The above critical type philosophical questions are not asked to destroy truth or belief, but are an attempt to ensure that our beliefs have a solid foundation of truth and are logical, the ultimate purpose of this exercise being to reach a better, more truthful, understanding of reality. This means that, if you set out to question someone else's idea of reality, for example, you not only need to be rigourous in your criticism—just saying, "You're wrong!" won't change any minds and neither will the bald assertion, "This is the case!"

Some philosophical positions, for example Zeno's Paradoxes, seem to be obviously wrong and contradicted by common sense, but philosophers have tried for thousands of years to refute them, without conspicuous success.

Is philosophy difficult?

There are no easy answers in philosophy and, like most things, if you are to gain anything from philosophy—that is, from doing philosophy—you will need to put in some effort. What you gain from it will be in direct proportion to what you put in. Doing philosophy is to increase your understanding of the world, all that exists, yourself and your values. Hey! You've been doing it all your life. Right?

Types of philosophy

Philosophy is generally segmented into logic, metaphysics, epistemology, ethics, and the history of philosophy, each of which I have outlined below.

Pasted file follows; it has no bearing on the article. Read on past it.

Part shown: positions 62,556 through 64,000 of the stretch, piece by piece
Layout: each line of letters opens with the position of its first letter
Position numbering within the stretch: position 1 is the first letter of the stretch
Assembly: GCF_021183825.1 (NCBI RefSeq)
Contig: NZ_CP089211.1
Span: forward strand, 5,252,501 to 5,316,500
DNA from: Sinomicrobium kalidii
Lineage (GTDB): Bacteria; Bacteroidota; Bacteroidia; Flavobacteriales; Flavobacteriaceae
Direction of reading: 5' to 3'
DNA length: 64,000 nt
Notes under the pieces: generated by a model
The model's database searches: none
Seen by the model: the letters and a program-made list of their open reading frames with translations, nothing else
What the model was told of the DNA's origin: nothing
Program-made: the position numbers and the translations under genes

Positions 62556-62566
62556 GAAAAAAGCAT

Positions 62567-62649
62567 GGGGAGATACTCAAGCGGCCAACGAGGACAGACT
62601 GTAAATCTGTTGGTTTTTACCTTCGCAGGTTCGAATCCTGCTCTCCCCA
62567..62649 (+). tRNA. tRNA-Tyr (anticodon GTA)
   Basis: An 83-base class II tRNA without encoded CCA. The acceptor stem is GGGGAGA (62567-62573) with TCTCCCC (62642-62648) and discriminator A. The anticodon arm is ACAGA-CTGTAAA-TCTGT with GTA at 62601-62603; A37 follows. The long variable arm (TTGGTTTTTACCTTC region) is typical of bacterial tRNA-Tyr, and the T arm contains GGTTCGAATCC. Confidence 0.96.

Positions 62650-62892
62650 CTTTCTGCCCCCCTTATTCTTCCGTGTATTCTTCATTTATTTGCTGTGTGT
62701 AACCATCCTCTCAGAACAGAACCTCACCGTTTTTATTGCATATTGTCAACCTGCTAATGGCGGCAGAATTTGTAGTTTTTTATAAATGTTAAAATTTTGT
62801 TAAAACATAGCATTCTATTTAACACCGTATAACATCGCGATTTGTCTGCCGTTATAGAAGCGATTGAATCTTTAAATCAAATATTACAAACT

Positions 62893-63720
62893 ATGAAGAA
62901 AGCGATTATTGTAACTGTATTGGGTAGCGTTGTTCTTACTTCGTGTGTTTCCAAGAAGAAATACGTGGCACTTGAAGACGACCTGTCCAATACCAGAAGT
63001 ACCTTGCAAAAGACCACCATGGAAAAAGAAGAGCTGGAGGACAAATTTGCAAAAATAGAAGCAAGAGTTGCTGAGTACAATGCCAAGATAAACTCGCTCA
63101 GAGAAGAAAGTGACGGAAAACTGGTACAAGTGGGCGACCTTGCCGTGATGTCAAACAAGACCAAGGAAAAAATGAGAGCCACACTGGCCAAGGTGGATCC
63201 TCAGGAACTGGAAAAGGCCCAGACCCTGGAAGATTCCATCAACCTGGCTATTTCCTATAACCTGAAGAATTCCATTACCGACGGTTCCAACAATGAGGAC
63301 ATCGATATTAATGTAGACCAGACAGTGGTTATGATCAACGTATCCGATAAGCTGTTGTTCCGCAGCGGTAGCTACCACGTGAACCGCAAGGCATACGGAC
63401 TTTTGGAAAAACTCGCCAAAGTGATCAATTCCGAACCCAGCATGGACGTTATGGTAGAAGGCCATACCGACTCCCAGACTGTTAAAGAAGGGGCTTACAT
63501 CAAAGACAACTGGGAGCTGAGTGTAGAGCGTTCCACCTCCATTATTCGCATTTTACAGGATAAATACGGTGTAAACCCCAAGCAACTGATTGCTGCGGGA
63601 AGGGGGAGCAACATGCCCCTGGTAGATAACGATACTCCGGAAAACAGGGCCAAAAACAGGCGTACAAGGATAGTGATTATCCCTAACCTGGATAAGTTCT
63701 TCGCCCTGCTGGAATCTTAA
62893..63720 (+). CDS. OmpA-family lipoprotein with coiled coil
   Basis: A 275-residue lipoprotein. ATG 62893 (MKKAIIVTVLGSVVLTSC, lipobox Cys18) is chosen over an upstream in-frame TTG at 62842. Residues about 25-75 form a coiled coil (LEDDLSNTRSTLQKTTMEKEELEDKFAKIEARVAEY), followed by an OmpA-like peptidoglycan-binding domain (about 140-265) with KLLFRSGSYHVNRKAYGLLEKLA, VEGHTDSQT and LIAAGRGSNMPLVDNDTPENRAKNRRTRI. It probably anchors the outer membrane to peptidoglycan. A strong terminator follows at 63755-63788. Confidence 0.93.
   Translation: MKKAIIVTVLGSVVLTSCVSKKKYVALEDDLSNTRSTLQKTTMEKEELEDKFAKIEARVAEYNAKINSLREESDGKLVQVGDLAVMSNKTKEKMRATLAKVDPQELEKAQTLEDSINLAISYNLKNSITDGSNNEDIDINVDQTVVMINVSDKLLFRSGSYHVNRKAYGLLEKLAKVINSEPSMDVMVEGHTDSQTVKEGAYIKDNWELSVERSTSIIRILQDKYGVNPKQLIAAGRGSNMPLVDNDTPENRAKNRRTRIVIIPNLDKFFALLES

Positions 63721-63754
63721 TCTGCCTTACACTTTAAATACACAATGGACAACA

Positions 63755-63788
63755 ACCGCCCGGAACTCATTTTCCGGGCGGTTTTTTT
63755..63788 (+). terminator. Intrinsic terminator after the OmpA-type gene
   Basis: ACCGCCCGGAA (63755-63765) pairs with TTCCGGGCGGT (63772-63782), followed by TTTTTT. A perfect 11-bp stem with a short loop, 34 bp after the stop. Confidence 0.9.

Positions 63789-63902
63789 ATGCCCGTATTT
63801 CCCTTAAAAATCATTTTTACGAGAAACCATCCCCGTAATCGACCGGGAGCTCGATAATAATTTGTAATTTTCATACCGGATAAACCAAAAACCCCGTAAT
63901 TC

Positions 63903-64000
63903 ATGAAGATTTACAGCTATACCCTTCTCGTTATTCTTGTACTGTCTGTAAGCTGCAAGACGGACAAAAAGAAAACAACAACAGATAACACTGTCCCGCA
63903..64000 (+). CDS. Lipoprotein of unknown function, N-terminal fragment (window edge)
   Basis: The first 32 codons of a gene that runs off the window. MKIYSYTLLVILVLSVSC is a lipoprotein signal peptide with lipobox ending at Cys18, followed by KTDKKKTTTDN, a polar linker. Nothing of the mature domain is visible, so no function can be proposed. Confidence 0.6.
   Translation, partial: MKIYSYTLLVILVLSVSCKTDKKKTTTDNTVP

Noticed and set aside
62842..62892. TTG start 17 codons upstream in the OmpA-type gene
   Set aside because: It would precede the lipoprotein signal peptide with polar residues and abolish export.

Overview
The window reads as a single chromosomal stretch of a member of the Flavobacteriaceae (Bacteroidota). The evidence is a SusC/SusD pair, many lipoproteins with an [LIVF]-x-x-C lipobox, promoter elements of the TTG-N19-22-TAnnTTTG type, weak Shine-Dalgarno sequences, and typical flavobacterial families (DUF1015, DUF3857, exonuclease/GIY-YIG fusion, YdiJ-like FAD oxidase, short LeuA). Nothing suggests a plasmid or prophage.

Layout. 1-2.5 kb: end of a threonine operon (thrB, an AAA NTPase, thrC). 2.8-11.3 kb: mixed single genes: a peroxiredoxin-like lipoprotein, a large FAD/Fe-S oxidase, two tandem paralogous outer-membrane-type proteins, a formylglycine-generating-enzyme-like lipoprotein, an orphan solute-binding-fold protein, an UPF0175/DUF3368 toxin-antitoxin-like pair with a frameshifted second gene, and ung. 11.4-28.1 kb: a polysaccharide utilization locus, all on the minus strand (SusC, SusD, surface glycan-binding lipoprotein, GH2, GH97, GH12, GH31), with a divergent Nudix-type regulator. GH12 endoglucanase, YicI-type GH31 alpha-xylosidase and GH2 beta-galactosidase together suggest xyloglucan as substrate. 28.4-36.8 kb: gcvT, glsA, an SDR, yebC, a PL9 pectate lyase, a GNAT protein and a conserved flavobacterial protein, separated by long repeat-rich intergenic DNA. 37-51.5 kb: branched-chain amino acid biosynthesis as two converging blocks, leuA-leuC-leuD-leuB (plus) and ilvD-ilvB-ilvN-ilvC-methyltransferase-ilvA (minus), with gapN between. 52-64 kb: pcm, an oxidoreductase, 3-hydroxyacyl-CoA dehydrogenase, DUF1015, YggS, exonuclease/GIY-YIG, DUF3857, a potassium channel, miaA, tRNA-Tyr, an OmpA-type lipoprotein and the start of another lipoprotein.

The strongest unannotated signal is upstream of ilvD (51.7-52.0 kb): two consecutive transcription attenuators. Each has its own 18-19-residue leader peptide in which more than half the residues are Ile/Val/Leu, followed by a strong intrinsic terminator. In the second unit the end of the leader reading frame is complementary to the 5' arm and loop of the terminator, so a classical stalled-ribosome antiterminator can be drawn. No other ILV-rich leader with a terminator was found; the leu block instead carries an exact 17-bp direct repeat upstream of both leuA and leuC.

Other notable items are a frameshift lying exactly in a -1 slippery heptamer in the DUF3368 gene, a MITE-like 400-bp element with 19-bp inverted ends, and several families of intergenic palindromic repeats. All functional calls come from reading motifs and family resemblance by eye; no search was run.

Logic
By providing the tools for assessing how well the premises of an argument support the conclusions, logic gives philosophers a way of distinguishing between good and poor reasoning. It also helps them to see what taking a point of view or adopting a belief commits them to as well as helping to avoid making assertions that are not supported by reason.

Metaphysics
What is real? And what is our basis for saying that it is real? This is the business of metaphysics, which some philosophers claim is not philosophy at all because metaphysics asks questions that can never be answered. Big questions such as: What is time? Why is the universe here? What is life? are all metaphysical questions.

Epistemology
This sub-branch concerns the nature and scope of knowledge, that is, Does knowledge exist? Can we have knowledge? What does it mean to know the truth and what is truth? How do we justify our beliefs?

Ethics
Ethics philosophises about moral concepts, and asks such questions as: What are our moral obligations to others? How can moral disagreements be rationally settled? What rights must a just society accord its citizens? What constitutes a valid excuse for wrong-doing?